Posted 3/13/12 on Not Running A Hospital
Ok, call me a sourpuss, or call me a contrarian, but I am put off by the self-satisfaction evident in this graphic in the Boston Globe. To be fair to the newspaper, its coverage reflects how the story about a reduction in the rate of central line infections was reported by the state Department of Public Health’s Bureau of Health Care Quality and Safety. That report presents data for the period July 1, 2009 through June 30, 2011.
The good news is that the rate of such infections dropped by 24% during that period. The bad news is inherent in this description:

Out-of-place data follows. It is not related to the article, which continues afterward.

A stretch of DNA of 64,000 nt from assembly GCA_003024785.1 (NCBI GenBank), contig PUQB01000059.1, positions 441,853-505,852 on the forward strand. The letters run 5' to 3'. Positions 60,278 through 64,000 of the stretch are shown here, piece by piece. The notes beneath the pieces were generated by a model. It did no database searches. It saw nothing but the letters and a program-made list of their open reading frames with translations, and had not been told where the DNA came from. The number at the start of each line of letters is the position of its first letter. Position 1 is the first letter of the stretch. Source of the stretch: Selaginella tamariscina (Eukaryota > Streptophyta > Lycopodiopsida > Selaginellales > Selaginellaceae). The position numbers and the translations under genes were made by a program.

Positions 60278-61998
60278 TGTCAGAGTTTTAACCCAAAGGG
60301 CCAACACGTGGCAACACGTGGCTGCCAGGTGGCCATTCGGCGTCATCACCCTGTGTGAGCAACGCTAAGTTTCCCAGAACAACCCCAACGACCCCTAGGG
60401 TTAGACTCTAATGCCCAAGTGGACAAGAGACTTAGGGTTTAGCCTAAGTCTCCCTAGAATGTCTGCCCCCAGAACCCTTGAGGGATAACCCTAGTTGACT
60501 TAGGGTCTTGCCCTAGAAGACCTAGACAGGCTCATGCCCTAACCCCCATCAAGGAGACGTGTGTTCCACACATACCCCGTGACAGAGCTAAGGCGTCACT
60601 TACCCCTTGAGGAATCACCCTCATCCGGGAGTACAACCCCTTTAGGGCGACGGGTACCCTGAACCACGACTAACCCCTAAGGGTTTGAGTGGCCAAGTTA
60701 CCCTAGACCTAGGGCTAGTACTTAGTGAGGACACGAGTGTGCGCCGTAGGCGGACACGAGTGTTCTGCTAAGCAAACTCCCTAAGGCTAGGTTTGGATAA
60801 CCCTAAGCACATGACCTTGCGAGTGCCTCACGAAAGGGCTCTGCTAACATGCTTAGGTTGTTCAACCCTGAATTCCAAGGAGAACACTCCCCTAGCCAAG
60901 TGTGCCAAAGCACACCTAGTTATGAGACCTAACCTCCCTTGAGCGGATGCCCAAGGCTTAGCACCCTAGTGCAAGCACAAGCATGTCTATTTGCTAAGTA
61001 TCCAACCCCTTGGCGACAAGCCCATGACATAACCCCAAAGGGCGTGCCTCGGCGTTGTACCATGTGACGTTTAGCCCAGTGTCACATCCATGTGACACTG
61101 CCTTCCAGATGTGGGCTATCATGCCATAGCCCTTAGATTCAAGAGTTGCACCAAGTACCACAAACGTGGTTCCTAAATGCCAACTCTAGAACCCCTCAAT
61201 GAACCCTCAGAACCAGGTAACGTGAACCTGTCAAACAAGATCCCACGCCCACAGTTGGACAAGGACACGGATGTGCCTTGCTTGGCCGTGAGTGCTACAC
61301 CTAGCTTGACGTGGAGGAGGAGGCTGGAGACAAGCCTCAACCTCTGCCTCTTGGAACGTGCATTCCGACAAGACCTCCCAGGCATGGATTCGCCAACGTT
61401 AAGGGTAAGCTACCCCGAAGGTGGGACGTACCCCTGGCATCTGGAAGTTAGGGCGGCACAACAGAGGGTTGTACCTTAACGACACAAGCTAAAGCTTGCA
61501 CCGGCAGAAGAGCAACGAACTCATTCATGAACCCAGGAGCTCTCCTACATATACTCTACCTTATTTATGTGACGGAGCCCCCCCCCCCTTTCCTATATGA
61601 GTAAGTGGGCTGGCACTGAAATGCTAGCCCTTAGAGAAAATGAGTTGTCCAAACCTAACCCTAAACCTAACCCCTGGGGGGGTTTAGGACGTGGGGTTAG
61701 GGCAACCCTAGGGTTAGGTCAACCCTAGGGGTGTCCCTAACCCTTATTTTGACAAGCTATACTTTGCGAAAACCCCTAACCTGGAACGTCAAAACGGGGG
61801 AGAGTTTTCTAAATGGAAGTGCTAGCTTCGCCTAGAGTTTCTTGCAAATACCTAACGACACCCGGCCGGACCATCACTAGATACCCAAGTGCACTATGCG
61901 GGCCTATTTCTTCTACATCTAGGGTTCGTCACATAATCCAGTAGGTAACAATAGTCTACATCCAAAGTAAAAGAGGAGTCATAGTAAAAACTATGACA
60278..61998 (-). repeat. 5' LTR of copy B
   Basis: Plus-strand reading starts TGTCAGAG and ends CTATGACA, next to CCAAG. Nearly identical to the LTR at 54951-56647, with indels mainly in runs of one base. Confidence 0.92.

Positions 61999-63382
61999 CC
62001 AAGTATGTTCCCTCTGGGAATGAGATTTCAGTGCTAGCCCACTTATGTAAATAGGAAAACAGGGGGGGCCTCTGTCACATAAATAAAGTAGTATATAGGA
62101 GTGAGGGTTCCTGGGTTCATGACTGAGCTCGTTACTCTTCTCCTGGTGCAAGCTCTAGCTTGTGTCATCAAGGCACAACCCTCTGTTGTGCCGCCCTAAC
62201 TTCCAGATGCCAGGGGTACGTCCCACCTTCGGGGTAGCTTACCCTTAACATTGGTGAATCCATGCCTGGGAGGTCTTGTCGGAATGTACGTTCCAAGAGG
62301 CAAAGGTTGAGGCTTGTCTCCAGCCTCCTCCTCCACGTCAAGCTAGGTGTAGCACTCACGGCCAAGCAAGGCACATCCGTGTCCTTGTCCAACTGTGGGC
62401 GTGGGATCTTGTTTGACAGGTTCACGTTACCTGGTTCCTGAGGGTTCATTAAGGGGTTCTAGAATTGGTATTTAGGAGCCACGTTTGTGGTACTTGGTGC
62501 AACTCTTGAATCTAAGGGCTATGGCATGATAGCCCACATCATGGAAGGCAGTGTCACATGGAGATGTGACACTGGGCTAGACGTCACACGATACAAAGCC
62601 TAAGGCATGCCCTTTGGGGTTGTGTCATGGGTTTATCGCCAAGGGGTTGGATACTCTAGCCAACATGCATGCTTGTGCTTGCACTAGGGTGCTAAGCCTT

Central Line Associated Blood Stream Infections (CLABSIs): A central venous catheter (CVC), sometimes known as a central line, is a special type of flexible tube that is placed through the skin into a large vein in a patient’s chest, arm, neck or groin and ends in or close to the heart or one of the major blood vessels. . . . While central venous catheters are considered an essential part of providing critical care, their use also places patients at increased risk for infection. Central line associated blood stream infections (CLABSIs) are serious, costly, and most can be prevented by following accepted practices for inserting and caring for central lines (my emphasis).